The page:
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Our absolute favorite HTC Vive games

The HTC Vive is an exciting piece of technology, offering an immersive virtual reality experience, but users may find the selection of games available right now somewhat disappointing. This wave of consumer-grade VR is still in its early stages, and many developers are still trying to figure out the best way to craft compelling games. Still, there are some early gems on the Vive; here are ten games that show off some of the exciting new possibilities for gameplay that VR brings to the table. Check back in the future as we play more games and update this list with our findings of the best the platform as to offer. All these games are available on SteamVR.

Thumper ($20)

Part of what makes virtual reality so exciting is its ability to dominate the player’s senses in a way screens and monitors simply cannot. No game better exemplifies this than Thumper, a so-called “rhythm violence” game that puts players in control of a metallic beetle, which races along a psychedelic highway to confront and defeat gigantic monsters. Players then use simple, intuitive commands to avoid obstacles along the track, lean into turns, and hop over rails.

The hazards are synced with the game’s soundtrack, and consist of militant drums and ominous soundscapes. Even with the distance granted by a monitor, Thumper feels oppressive, but in virtual reality, it truly becomes a grinding descent into hell. While the game’s various environments look great in VR, the boss fights are truly awe-inspiring. Massive, cosmic horrors are rarely as menacing as they are in VR.

Buy it now from:

Steam

Space Pirate Trainer ($15)

Shooting galleries are already too common on the Vive. The controllers lend themselves to the act of pointing and pulling a trigger, and such games allow players to move very little and still engage with obstacles. Space Pirate Trainer stands out from the crowd, however, thanks to its tight controls and gorgeous presentation, which gives players an experience straight out of an ‘80s sci-fi film.

The game takes place largely on an isolated platform. Players hold the Vive controllers in their hands, each one acting as an in-game gun. These guns can be set to perform a variety of actions, allowing you to fire in bursts or using powerful charged shots. Increasingly difficult waves of robotic enemies will attack you, and as they do, you must shoot them down while dodging their attacks. This simple gameplay is surprisingly fun, however, as it gets you moving and multitasking. There are few VR experiences more thrilling than twirling around incoming lasers and firing back, guns akimbo.

Buy it now from:

Steam

Keep Talking and Nobody Explodes

Virtual reality headsets seem like an isolating experience at first, and though it is possible to mirror the visuals to a screen for the sake of people around you, there is no way to convey the same experience you’re having. Keep Talking and Nobody Explodes is a unique multiplayer experience that offers a way for people not wearing the headset to participate. The game tasks the player wearing the headset with disarming a bomb, with input from other players. The problem? Only the player wearing the headset can see the bomb. In order to disarm it, the main player must describe the various modules on the bomb, while the other players consult a lengthy manual that offers instructions on what to do.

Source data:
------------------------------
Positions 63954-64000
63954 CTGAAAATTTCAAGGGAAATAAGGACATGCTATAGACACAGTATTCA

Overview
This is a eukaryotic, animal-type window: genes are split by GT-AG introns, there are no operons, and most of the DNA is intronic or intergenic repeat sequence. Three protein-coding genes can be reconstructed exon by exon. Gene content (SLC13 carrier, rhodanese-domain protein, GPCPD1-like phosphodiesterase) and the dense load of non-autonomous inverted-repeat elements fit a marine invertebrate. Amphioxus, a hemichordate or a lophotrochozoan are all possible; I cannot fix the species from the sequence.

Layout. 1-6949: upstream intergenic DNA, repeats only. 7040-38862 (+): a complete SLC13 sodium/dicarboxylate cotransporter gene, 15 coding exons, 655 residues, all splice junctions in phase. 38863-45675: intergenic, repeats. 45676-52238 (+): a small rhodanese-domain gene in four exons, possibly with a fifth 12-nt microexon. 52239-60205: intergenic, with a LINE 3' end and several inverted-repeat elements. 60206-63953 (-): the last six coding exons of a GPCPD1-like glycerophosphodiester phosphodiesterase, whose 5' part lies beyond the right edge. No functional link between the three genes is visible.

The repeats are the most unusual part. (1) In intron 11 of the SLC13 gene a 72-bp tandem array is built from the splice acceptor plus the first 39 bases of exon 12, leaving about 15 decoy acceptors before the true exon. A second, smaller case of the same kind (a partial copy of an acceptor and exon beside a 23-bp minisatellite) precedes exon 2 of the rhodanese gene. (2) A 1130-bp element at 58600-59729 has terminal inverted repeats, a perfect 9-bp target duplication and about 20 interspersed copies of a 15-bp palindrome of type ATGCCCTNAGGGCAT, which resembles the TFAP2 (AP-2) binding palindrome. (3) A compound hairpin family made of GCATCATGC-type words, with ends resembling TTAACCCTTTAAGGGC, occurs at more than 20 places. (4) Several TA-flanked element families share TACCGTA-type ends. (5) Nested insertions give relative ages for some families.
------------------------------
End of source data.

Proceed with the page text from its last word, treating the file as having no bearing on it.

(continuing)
The result is tense, and often frantic experience as players shout at each other as the clock ticks down. The modules that can appear on the bomb appoint players with various tasks, such as translating morse code or playing memory games, and communication is vital; it can also break down quickly. The asymmetric gameplay of Keep Talking and Nobody Explodes is great fun, and provides a much-needed template for socially-oriented VR games.

Buy it now from:

Steam

Fantastic Contraption ($30)

The Vive’s motion controls and use of actual, physical space opens up some exciting possibilities for games that really let you get your hands dirty, and Fantastic Contraption is a perfect example. Based on a flash game from 2008 of the same name, Fantastic Contraption tasks you with using simple components, such as wheels and rods, to construct devices that move a goal object through the level and into the goal area. It’s conceptually reminiscent of the old Incredible Machine series, but with simpler components and a greater focus on physics.

Unlike its predecessor where you simply used the mouse to connect parts and construct 2D contraptions, now you manipulate components directly with your hands in full 3D. The concept translates beautifully into the new medium, and getting down on your hands and knees to tinker with your contraption is gratifyingly immersive.

Buy it now from:

Steam

Hover Junkers ($35)

While many of the titles currently available seem more like proofs of concept than anything else, Hover Junkers is a fully-realized and exciting multiplayer experience that has us hooked. It solves the problem of moving in a limited space by turning your small play area into the deck of a hover ship that you use to fly around the battlefield, collect junk, and trade blasts with your opponents. Collected junk can be used to bolster your defenses, creating walls for you to crouch behind. Shooting and reloading are handled with naturalistic gestures.

Piloting around, ducking behind cover, and popping up to shoot at your enemies is as natural and immersive as any first person shooter we’ve ever played, so Hover Junkers serves as a fantastic ambassador for the genre.

Buy it now from:

Steam

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